6 Oct

“Shame on you!”

“You should be ashamed of yourself!”

No, not you, not any of you ~ i’ve just been thinking about shame lately.  

Usually , i think about it from the perspective of the person who feels ashamed. Think about what triggers it and how to let it go.

You know, i distinguish between guilt and shame.   Guilt is what you feel when you’ve done something wrong.  Shame is what you feel when someone else has done something wrong and you’re taking responsibility for it.  Or some people say that shame is feeling like you are wrong – not that something you did was wrong, but that you as a person are somehow essentially wrong.

Either way, shame’s not a helpful feeling, and usually when i think about it, i’m thinking about how to help people let go of feeling ashamed.

Lately, i’ve been thinking about the shame-ers.   The ones pointing fingers and tsking, the ones trying to make other people feel ashamed.

What’s that about?  What drives some people to put their energy into trying to make someone else feel really terrible?

i’m pretty sure that’s not what they say to themselves.  i don’t think they usually get up in the morning and think, “Gee, let me go make someone else miserable.”  

i think they have some way of trying to justify it to themselves.  Just about any time we do mean things, we have a story we tell ourselves about why it’s the right thing to do.  We are pretty much all trying to be “the good guy” in our own life stories.

So how does it work?   What makes someone think that the best thing they can do with their time is go tell someone else what they’re doing wrong?  And do it in a way that hurts, that makes the person feel crappy.

i don’t know.

Yeah, that’s my best shot.  If you came here thinking i was gonna have some good insight on this, oops, sorry.  Not today.  

Cause i don’t get it.

It’s a form of bullying, though.  i get that.

Ok, it could protect the person from having to look at their own life.  So i can imagine – if i’ve got a crappy life and could benefit from making changes in myself, but can’t face that possibility, then rather than look at that, i’ll go point the finger at someone else.  Tell them ’bout themselves, what’s wrong with them.

And if i stay really busy with that, maybe i won’t have to think about how crappy my own life is, and what might be helpful for me to consider changing.


i don’t know.  That’s my best theory.  

Either that, or they’re totally caught up in re-enacting some past drama of their own.  So imagine ~ something happens,  which is really none of my business, but it triggers such strong feelings in me that i can’t see the reality of the situation and i react as if it were some thing i experienced at some past time in my life that i’m still not able to deal with.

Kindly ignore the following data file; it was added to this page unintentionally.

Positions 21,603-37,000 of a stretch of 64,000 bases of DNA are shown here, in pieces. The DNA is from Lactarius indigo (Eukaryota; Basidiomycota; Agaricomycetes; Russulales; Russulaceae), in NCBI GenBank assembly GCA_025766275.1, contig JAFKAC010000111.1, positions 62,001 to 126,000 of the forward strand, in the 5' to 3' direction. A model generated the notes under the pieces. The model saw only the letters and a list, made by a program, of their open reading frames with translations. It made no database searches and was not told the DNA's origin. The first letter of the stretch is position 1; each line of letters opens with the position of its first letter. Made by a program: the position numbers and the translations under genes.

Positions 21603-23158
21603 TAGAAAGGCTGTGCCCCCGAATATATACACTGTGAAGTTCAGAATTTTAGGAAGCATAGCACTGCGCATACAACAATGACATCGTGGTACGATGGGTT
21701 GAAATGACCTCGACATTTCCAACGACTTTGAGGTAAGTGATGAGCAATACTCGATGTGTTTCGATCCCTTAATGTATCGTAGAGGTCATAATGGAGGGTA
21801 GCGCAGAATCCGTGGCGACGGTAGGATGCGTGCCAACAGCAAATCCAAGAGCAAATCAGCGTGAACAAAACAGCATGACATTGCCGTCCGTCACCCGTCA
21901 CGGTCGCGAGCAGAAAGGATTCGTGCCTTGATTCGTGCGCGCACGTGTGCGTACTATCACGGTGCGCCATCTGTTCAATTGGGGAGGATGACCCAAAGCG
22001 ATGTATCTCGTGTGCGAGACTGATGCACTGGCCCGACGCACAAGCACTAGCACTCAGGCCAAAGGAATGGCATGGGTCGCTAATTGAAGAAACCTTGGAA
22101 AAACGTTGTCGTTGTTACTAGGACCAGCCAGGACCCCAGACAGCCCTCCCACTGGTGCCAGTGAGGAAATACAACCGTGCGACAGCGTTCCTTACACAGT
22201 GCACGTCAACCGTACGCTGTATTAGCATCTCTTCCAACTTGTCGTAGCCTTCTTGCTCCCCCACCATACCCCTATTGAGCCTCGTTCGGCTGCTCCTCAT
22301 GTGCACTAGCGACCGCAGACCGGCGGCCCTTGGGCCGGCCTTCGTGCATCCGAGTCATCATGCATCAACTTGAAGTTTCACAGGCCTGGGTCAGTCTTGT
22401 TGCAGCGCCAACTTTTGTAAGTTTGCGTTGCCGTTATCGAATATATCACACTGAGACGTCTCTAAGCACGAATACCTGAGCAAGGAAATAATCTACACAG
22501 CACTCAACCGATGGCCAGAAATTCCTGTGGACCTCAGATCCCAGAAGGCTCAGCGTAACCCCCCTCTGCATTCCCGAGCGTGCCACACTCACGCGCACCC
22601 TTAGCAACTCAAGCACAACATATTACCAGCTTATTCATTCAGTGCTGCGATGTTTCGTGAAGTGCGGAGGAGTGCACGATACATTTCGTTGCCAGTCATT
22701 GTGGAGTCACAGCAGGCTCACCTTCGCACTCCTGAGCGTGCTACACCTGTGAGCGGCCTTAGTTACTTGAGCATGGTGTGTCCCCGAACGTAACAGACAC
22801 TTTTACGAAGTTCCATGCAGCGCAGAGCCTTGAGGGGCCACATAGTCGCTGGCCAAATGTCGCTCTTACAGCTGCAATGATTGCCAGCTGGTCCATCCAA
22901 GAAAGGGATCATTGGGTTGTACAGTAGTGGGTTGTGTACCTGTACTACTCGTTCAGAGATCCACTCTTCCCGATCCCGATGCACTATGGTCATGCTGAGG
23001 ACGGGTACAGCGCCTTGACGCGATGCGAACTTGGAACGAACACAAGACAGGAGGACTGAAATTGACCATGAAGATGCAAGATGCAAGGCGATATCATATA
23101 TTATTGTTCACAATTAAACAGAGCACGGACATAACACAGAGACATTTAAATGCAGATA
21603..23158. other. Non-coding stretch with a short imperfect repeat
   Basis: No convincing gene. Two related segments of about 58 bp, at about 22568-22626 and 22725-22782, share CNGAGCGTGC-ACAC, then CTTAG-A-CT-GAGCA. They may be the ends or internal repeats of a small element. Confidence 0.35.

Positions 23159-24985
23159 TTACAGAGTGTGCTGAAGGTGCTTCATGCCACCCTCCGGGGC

i can see how that could happen.

i’m not trying to make excuses ~ not for mean commenters, or for other people who put their life energy into pointing fingers and casting shame.  Just trying to figure out how it works from their end.

What do youall think?

18 Responses to “Shame”

  1. tori October 6, 2012 at 7:15 am #

    I really believe that those who point fingers half the time enjoy the drama they create, its like they have never moved past their school years and are stuck with that teenage nasty mentality that some have.

    Its possible to express an opinion, a view without it being intentionally bitchy, nasty and hurtful, i dont think anyone expects everyone to agree with them all the time, but there are some that seem to thrive on stirring the shit..why? because they probably live in a sad little existence themselves, perhaps feel shame themselves and its easier to deflect it onto others than take a good long look at themselves.

    • aisha October 8, 2012 at 6:57 am #

      Hi, Tori,

      Yes, i agree, i think they do enjoy the drama of it all. And i think that excitement allows them to avoid thinking about their own life.

      And i really agree – there’s nothing wrong with disagreeing with someone, or even thinking that they’re doing something wrong – they may be. i think you can express that without being shaming.

      And o, yes, shaming someone else helps deflect one’s own shame. Yep.

      Thanks for sharing your thoughts.



  2. sin October 6, 2012 at 8:03 am #

    Shame is a kind of guilt, right? Trying to shame someone is trying to make them feel guilty about something. When that occurs is it about trying to shape or modify behaviour by showing where and how it’s wrong?

    Is it more than that? I think it is, but I’m not sure how. Is it that it splashes onto the whole person so that it’s not just an action or choice that’s wrong, but the whole person?

    I don’t have answers, just more questions.

    Thanks for raising this, it’s very thought provoking.